«

»

Nov 05 2014

Pedestrianise Oxford Street ; but not at street level?

http://www.standard.co.uk/business/cityspy/city-spy-time-for-a-walk-down-the-high-street-8312642.html

The recent  testing carried out by the Environmental Research Group at Kings College London showed that Oxford Street is one of the most polluted roads in the world. The reason for this is undoubtedly diesel pollution.
http://www.londonair.org.uk/london/asp/news.asp?NewsId=OxfordStHighNO2

More recent testing carried out by Ricardo and Brighton and Hove Council has clearly shown how most of the diesel pollution from buses is caused when they are stop /starting in traffic.
http://www.ricardo.com/en-GB/News–Media/Press-releases/News-releases1/2014/Research-shows-that-smoothing-traffic-flow-could-significantly-reduce-bus-emissions/

The conclusion is that urgent action needs to be taken to improve traffic flow and to separate pedestrians from the toxic pollution.

Suggestions have been made that Oxford Street should be pedestrianised, which is a great idea. However this does not acknowledge that the buses and taxis are a critical part of the Public Transport infrastructure and if they prohibited from using Oxford Street they will just cause more congestion elsewhere which in turn will further increase pollution.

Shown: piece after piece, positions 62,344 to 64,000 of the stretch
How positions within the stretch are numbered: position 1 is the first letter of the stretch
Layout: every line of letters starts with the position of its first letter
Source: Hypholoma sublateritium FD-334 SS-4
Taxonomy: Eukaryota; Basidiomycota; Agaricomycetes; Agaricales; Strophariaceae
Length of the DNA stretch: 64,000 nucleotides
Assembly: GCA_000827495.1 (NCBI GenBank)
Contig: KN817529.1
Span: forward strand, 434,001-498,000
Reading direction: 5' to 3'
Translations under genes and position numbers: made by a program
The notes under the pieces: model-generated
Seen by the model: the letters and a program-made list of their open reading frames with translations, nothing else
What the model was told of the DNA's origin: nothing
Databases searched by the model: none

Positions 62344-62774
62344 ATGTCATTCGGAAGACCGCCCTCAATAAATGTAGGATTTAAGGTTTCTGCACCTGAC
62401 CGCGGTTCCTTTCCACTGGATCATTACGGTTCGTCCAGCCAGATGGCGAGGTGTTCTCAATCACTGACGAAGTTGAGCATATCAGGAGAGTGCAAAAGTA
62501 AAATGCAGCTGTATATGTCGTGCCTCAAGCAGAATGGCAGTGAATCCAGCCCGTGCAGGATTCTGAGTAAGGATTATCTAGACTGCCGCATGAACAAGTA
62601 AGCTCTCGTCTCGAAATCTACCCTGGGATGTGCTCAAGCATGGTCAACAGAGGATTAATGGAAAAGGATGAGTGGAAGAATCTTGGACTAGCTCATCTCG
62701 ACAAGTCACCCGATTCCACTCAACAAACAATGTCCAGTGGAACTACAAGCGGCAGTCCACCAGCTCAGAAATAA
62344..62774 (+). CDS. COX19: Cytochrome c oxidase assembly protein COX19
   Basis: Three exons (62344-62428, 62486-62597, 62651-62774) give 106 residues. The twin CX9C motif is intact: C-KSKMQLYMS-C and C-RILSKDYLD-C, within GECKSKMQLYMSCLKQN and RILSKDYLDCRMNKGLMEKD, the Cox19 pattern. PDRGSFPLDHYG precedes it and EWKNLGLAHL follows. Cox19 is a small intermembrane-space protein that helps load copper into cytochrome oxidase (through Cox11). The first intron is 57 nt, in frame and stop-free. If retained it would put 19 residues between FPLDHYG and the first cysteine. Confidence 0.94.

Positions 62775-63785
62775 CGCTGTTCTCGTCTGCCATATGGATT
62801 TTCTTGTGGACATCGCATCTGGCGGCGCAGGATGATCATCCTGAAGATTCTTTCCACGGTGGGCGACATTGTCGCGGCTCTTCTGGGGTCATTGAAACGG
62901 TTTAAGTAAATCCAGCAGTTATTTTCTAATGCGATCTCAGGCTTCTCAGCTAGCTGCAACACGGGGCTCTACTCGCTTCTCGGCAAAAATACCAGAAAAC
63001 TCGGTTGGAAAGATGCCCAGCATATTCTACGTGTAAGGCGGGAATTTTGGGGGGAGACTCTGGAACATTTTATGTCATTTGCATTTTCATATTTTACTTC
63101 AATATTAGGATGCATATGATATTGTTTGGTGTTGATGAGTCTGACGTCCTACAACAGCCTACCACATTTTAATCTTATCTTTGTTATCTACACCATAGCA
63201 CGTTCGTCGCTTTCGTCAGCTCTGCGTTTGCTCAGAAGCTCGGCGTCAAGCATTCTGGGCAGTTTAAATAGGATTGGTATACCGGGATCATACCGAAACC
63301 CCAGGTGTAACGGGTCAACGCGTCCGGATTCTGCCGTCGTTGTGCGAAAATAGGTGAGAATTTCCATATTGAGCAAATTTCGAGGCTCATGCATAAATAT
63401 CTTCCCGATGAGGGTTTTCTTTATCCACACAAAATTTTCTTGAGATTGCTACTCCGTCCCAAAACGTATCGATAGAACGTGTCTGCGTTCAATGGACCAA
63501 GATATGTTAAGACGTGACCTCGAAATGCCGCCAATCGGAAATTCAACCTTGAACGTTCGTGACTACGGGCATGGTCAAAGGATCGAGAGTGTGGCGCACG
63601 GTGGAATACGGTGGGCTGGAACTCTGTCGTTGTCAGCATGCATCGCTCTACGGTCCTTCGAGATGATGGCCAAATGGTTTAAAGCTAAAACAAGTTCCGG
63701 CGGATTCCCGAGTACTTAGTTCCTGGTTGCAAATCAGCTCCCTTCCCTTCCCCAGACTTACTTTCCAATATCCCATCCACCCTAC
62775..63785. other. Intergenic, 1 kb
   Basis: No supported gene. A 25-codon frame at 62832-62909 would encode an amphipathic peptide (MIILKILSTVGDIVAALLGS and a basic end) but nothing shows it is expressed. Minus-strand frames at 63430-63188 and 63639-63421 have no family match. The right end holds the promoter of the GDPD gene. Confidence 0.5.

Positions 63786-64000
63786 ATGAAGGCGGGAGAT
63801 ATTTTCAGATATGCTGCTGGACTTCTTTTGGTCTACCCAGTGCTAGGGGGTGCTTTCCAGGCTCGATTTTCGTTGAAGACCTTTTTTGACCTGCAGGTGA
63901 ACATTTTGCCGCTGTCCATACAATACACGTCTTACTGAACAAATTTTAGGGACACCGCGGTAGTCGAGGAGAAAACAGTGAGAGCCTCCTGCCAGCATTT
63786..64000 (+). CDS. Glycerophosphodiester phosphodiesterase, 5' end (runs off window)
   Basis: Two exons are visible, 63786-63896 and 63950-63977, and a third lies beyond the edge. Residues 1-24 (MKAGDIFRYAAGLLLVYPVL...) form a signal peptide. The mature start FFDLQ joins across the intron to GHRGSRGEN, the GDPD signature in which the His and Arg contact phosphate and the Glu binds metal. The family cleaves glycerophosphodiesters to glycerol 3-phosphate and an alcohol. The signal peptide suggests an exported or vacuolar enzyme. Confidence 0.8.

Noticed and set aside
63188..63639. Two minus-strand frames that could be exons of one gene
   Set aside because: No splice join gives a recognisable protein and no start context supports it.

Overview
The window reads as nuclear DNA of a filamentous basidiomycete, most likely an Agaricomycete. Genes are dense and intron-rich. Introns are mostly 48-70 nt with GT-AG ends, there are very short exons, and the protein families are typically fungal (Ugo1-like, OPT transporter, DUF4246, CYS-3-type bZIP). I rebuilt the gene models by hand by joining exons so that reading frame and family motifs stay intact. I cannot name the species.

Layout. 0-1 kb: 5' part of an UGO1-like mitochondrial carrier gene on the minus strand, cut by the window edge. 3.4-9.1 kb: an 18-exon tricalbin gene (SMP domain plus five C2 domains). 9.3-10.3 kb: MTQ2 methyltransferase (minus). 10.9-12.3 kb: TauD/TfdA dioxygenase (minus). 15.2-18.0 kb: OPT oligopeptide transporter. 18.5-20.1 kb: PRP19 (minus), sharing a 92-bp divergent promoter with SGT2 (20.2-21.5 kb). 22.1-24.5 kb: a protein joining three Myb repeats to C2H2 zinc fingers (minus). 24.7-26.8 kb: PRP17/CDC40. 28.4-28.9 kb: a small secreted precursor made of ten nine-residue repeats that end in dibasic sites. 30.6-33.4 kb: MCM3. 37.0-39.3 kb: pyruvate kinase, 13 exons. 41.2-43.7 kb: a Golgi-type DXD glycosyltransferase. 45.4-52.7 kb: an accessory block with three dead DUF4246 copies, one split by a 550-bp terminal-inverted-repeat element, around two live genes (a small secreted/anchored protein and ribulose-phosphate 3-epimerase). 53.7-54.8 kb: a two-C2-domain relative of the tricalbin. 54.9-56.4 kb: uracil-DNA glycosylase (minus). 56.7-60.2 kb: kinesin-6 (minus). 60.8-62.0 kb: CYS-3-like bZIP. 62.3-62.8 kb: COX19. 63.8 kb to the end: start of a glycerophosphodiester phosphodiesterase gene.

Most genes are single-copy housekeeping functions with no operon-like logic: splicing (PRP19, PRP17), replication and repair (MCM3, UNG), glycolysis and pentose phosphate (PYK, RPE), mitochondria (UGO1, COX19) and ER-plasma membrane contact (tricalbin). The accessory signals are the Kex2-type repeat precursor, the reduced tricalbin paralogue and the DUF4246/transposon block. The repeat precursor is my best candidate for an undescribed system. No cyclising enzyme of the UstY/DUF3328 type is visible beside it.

One very old idea that has been suggested many times and ignored should be now given proper consideration; elevated pedestrian walkways and areas.

This is a simple solution which can be easily achieved. It will improve the traffic flow because there would be no need for traffic to stop for pedestrians crossing the road and therefore significantly reduce pollution. It would free up space at street level for dedicated cycle lanes. It would remove the majority of pedestrians from close proximity to the pollution and also from the physical danger of crossing busy roads.

Vertical self powered ventilation shafts could be installed to disperse pollution above high rise buildings, overcoming the problem of ‘urban canyons’ which means that pollution can accumulate to dangerous levels.

Shopkeepers could benefit from such a scheme because there will be an increase in shop front area with the additional upper pedestrian level, creating a similar situation to that of a shopping mall and there will be an increase in footfall because the shopping area will become a cleaner and safer environment.

The cost of a scheme could be funded by retailers who will see increased revenues and by corporate sponsors who would have an excellent advertising opportunity.

The current situation of toxic pollution requires urgent action; this may be a solution which can be achieved in a relatively short space of time.